GWFAST forecasts the signal-to-noise ratios and parameter estimation capabilities of networks of gravitational-wave detectors, based on the Fisher information matrix approximation. It is designed for applications to third-generation gravitational-wave detectors. It is based on Automatic Differentiation, which makes use of the library JAX (ascl:2111.002). This allows efficient parallelization and numerical accuracy. The code includes a module for parallel computation on clusters.

[ascl:1701.011]
GWFrames: Manipulate gravitational waveforms

GWFrames eliminates all rotational behavior, thus simplifying the waveform as much as possible and allowing direct generalizations of methods for analyzing nonprecessing systems. In the process, the angular velocity of a waveform is introduced, which also has important uses, such as supplying a partial solution to an important inverse problem.

This code is no longer maintained; much of its functionality has been moved to scri (ascl:2303.011) or to sxs.

[ascl:1912.016]
GWpy: Python package for studying data from gravitational-wave detectors

Macleod, Duncan; Urban, Alex L.; Coughlin, Scott; Massinger, Thomas; Pitkin, Matt; Altin, Paul; Areeda, Joseph; Quintero, Eric; Leinweber, Katrin

The Python package GWpy analyzes and characterizes gravitational wave data. It provides a user-friendly, intuitive interface to the common time-domain and frequency-domain data produced by the LIGO and Virgo observatories and their analyses. The core Python infrastructure is influenced by, and extends the functionality of, the Astropy (ascl:1304.002) package, and its methodology has been derived from, and augmented by, the LIGO Algorithm Library Suite (LALSuite), a large collection of primarily C99 routines for analysis and manipulation of data from gravitational-wave detectors. These packages use the SWIG program to produce Python wrappings for all C modules, allowing the GWpy package to leverage both the completeness, and the speed, of these libraries.

[ascl:2309.004]
GWSim: Mock gravitational waves event generator

GWSim generates mock gravitational waves (GW) events corresponding to different binary black holes (BBHs) population models. It can incorporate scenarios of GW mass models, GW spin distributions, the merger rate, and the cosmological parameters. GWSim generates samples of binary compact objects for a fixed amount of observation time, duty cycle, and configurations of the detector network; the universe created by the code is uniform in comobile volume.

[ascl:2305.018]
GWSurrogate: Gravitational wave surrogate models

GWSurrogate provides an easy to use interface to gravitational wave surrogate models. Surrogates provide a fast and accurate evaluation mechanism for gravitational waveforms which would otherwise be found through solving differential equations. These equations must be solved in the “building” phase, which was performed using other codes.

[ascl:2111.018]
GWToolbox: Gravitational wave observation simulator

Yi, Shu-Xu; Nelemans, Gijs; Brinkerink, Christiaan; Kostrzewa-Rutkowska, Zuzanna; Timmer, Sjoerd T.; Stoppa, Fiorenzo; Rossi, Elena M.; Portegies Zwart, Simon F.

GWToolbox simulates gravitational wave observations for various detectors. The package is composed of three modules, namely the ground-based detectors (and their targets), the space-borne detectors (and their targets) and pulsar timing arrays (PTA). These three modules work independently and have different dependencies on other packages and libraries; failed dependencies met in one module will not influence the usage of another module. GWToolbox can accessed with a web interface (gw-universe.org) or as a python package (https://bitbucket.org/radboudradiolab/gwtoolbox).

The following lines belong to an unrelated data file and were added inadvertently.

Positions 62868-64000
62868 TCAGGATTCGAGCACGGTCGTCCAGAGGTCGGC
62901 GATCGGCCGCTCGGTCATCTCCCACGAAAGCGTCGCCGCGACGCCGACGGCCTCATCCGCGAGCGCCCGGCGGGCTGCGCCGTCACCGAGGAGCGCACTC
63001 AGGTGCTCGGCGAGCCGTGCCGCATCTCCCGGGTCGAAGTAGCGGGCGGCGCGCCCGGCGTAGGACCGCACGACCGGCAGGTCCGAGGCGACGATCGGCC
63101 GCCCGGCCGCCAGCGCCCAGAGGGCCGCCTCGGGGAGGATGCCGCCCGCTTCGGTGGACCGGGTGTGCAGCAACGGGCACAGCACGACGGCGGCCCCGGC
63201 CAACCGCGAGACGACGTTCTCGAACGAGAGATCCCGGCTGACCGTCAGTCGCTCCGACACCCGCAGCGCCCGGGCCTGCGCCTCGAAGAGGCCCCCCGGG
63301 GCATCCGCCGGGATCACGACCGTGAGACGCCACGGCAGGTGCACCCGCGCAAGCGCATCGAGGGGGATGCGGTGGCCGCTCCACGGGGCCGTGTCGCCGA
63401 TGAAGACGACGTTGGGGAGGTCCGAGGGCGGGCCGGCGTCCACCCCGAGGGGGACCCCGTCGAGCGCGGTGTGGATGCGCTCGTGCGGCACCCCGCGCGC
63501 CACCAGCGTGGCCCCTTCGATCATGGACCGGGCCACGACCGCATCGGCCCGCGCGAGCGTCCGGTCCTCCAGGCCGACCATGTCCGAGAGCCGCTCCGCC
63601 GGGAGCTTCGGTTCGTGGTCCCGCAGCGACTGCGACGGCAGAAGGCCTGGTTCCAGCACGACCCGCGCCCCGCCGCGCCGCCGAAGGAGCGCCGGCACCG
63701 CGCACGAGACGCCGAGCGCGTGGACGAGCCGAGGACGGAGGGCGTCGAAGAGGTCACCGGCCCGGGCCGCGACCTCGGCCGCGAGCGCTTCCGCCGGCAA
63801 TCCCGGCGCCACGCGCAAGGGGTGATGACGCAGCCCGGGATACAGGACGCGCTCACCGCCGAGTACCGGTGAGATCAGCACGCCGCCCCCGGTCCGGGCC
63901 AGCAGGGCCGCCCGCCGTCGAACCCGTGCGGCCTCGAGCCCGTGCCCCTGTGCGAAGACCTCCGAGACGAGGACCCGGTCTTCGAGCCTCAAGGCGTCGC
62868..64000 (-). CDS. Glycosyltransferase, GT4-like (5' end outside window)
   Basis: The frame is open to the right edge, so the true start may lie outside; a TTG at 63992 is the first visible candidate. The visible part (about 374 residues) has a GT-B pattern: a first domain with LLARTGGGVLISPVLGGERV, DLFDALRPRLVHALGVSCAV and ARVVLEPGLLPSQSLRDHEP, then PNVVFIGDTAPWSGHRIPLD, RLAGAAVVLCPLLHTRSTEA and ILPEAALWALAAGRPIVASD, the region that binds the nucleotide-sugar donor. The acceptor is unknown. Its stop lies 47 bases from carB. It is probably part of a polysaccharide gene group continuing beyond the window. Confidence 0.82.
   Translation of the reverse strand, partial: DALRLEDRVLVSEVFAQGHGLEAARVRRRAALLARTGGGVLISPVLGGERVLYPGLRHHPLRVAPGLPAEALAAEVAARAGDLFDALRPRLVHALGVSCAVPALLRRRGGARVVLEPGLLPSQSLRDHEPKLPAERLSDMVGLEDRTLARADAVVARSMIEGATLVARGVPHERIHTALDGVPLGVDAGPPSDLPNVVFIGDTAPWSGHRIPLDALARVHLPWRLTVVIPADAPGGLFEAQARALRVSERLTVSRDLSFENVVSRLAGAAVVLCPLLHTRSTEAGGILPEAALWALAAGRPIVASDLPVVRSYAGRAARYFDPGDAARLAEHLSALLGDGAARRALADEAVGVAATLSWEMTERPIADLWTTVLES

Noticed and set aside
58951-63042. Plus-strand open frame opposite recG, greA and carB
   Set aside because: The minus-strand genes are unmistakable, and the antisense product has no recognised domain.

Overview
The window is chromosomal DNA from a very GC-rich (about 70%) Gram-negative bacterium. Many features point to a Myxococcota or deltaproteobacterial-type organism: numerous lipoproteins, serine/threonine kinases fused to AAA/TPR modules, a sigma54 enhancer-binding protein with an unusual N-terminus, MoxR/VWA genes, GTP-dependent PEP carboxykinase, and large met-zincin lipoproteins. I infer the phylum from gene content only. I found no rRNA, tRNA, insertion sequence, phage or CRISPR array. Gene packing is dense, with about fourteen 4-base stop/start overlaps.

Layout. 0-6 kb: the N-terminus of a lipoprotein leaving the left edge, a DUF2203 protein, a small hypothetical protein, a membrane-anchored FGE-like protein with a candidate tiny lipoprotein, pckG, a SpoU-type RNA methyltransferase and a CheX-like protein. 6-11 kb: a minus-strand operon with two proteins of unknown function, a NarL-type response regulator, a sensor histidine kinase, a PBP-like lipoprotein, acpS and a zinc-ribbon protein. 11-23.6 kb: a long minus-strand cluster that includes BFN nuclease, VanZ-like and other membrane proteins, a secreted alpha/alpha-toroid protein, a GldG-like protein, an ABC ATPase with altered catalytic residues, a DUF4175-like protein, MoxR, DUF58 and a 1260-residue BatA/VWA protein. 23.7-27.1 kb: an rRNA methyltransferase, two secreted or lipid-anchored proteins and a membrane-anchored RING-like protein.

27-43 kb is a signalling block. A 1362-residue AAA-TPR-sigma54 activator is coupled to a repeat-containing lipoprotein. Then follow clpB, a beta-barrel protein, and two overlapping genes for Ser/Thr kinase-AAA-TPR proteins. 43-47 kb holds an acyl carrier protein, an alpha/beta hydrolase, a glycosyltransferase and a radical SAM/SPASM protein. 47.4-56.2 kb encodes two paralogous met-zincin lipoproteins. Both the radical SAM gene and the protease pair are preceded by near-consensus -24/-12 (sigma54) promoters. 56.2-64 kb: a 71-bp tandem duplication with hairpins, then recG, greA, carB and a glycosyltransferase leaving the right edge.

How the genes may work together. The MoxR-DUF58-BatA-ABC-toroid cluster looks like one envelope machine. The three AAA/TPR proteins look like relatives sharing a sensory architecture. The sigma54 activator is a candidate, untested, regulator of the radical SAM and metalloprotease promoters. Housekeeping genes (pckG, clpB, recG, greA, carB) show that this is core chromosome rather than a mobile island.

[ascl:1203.005]
Gyoto: General relativitY Orbit Tracer of Observatoire de Paris

GYOTO, a general relativistic ray-tracing code, aims at computing images of astronomical bodies in the vicinity of compact objects, as well as trajectories of massive bodies in relativistic environments. This code is capable of integrating the null and timelike geodesic equations not only in the Kerr metric, but also in any metric computed numerically within the 3+1 formalism of general relativity. Simulated images and spectra have been computed for a variety of astronomical targets, such as a moving star or a toroidal accretion structure. The underlying code is open source and freely available. It is user-friendly, quickly handled and very modular so that extensions are easy to integrate. Custom analytical metrics and astronomical targets can be implemented in C++ plug-in extensions independent from the main code.

[ascl:1308.010]
GYRE: Stellar oscillation code

GYRE is an oscillation code that solves the stellar pulsation equations (both adiabatic and non-adiabatic) using a novel Magnus Multiple Shooting numerical scheme devised to overcome certain weaknesses of the usual relaxation and shooting schemes. The code is accurate (up to 6th order in the number of grid points), robust, and makes efficient use of multiple processor cores and/or nodes.

[ascl:1402.031]
gyrfalcON: N-body code

gyrfalcON (GalaxY simulatoR using falcON) is a full-fledged N-body code using Dehnen’s force algorithm of complexity O(N) (falcON); this algorithm is approximately 10 times faster than an optimally coded tree code. The code features individual adaptive time steps and individual (but fixed) softening lengths. gyrfalcON is included in and requires NEMO (ascl:1010.051) to run.